More than half of parashat Pekudei is an accounting of materials donated for the Tabernacle and its service. There is a famous Talmudic dictum that a blessing only dwells on something hidden (Baba Metzia 42a); the Lubavitcher Rebbe says that although counting something interferes with its blessing, when the counting is done "according to Moses", the blessing is limitless. This is the reason that when counting something, even for a holy purpose, the custom is to assign each person a word from a Torah verse with a known number of words. Then this counting is also "according to Moses", and the blessing will be unbounded. The 10-word verse customarily used is: "Save your nation, and bless your portion, guard them and raise them forever". (Psalms 28:9) Why this verse? Because now, during the period just before Mashiach's arrival, when Jews meet, their first request is: "G‑d, Save your nation" - by bringing the redemption immediately.

…the details of the Tabernacle correspond to parts of the human body

Concerning counting interfering with blessings, the Zohar states that since the Tabernacle was so holy, the blessings were unaffected. So what was the purpose of counting every detail of the Tabernacle? Rabbi Chaim Halberstam of Sanz explains that the details of the Tabernacle correspond to parts of the human body. Just as the Tabernacle was the dwelling place for G‑d in that era, so too, the human body must be sanctified in our generation, so it can be a dwelling place for G‑d. In addition to this, when something can be counted, it cannot lose its identity. Therefore, the elements of the Tabernacle had to be counted.

"These are the commands of the Tabernacle, Tabernacle of Testimony". (Ex. 38:21)

Why does the verse mention the word Tabernacle twice? Rebbe Michel of Zlochow always said that the key to understanding the answer to all questions about the Torah begins with accepting that the Torah is an eternal document whose purpose is to lead a person closer to G‑d. Connecting to our spiritual Source can happen with each daily prayer. Yet, if this is really so, it should be apparent that we are spiritually ascending with each prayer. But we see that this is not the case. The problem is that after each prayer session, most of us return physically and intellectually to the attractions of this material world, and this immediately pulls us back to where we started. The solution is that even in our mundane activities, we must maintain our connection with G‑d, contemplating our relationship with Him, and always following His path to accomplish every task in the most sanctified way.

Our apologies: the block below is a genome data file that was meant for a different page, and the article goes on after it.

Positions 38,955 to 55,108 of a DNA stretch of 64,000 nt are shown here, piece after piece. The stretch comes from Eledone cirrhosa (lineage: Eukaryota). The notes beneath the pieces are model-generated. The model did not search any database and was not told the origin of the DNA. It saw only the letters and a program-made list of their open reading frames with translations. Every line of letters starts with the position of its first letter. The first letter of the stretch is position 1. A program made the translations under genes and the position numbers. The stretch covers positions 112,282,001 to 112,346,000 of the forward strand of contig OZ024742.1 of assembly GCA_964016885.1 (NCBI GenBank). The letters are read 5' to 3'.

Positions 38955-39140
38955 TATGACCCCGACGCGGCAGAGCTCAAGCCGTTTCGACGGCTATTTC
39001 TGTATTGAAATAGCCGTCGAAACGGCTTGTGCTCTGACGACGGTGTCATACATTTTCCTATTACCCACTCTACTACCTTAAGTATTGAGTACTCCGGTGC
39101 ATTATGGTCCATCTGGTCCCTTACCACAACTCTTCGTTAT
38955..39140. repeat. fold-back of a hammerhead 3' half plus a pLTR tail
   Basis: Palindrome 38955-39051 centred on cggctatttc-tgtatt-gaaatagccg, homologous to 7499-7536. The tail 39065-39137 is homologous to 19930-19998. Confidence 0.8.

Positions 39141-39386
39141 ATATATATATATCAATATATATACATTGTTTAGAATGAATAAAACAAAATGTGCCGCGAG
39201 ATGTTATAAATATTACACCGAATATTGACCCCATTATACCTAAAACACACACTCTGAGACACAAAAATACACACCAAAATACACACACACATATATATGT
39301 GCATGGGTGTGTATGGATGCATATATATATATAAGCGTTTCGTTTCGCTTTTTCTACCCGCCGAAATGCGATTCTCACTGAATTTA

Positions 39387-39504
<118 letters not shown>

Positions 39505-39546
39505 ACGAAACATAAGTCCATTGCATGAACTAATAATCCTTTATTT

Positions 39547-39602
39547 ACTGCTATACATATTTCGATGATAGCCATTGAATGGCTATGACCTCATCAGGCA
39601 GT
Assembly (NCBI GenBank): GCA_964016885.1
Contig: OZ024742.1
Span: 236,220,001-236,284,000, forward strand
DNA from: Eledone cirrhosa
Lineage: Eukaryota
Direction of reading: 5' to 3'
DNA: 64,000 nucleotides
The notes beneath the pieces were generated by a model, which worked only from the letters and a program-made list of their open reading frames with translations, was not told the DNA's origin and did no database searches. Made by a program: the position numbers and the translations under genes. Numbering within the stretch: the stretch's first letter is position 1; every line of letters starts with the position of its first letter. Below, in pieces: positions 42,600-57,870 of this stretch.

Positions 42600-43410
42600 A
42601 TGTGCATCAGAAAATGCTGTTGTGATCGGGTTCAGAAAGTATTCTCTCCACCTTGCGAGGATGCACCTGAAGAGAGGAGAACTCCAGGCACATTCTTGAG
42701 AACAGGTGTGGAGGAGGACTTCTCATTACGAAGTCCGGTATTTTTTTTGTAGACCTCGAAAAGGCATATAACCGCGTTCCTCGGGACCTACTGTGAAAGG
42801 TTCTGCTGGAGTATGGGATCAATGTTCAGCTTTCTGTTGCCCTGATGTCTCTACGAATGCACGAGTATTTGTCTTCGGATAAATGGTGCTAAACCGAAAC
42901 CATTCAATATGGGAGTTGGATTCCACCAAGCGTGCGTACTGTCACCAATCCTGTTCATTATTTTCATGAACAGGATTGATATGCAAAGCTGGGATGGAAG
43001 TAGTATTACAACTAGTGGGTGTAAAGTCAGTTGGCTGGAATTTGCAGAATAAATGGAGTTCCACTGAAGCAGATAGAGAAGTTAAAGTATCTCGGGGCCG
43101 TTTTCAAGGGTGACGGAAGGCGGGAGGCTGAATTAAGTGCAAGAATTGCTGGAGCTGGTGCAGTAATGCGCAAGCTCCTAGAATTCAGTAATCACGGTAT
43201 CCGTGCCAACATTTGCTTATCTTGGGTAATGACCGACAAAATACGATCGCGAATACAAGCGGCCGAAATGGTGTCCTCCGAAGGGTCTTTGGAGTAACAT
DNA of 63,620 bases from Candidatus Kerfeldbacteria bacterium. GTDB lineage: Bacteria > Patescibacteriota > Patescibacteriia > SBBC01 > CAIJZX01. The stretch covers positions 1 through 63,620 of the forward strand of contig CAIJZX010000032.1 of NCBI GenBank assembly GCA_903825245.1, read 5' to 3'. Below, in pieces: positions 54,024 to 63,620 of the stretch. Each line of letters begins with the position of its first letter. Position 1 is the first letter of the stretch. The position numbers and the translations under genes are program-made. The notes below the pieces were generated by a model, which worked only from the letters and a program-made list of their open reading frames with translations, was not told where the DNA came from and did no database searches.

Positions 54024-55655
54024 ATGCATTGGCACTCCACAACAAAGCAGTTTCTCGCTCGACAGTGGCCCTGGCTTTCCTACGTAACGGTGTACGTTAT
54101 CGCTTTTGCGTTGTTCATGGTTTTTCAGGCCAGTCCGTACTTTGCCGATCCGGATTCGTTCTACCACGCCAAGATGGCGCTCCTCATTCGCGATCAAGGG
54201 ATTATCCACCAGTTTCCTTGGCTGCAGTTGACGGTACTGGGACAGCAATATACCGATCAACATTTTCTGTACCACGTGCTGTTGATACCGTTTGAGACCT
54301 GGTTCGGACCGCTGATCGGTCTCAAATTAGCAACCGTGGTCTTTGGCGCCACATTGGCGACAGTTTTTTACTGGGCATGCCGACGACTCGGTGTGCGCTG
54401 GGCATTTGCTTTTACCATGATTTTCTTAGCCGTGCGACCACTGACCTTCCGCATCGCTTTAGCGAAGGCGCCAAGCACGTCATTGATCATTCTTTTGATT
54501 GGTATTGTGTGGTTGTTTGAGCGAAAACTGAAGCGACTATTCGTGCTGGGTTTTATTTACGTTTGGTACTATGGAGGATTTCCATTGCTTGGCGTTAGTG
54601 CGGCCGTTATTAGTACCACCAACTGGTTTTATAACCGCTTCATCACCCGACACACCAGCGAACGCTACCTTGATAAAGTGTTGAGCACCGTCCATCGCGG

The only reason the Jews sinned was to teach future generations….

In Hebrew the word for Tabernacle is "Mishkan", which comes from the root meaning "to dwell". From this we can understand the inner meaning of the verse, "commands of the Tabernacle, Tabernacle of Testimony": "If you want the Torah commands to truly dwell [from the Hebrew root "mishkan", also meaning "Tabernacle"] in you, you have to make yourself be a dwelling place [also "mishkan"] for the testimony". How? By purifying and focusing your thoughts on the spiritual, as described above. Similarly, a person must examine him or herself to see if the commandments are being performed properly and without arrogance. If so, it is good for the health of our souls and bodies for now and the future, and through this will come the redemption.

Why was the Tabernacle called the "Tabernacle of testimony"? Rebbe Shimon, in the midrashic commentary called the Mechilta, says it is a testimony to the whole world that the Jews were forgiven for the sin of the Golden Calf. But why was "testimony" needed? The Mitamim writes that the only reason the Jews sinned was to teach future generations that it is possible to receive forgiveness even for a sin as serious as idol worship. The purpose of the Tabernacle is to remind us there is always a path back to G‑d. [Both of these explanations are drawn from the text Otzar Chaim compiled by Chaim Yaakov Zuckerman (Hebrew).]

"And the children of Israel did all that G‑d commanded Moses, and so they did" (Ex. 39:32)

The Kotzker Rebbe wrote that the above verse implies that if Moses was not the one who commanded the Jews, it would not have been possible for them to do what G‑d required. Moses' intermediate role in the situation was absolutely necessary. So too, we must all connect to the Torah leader, the Moses of our generation, in order to properly perform the mitzvot.

Shabbat Shalom, Shaul

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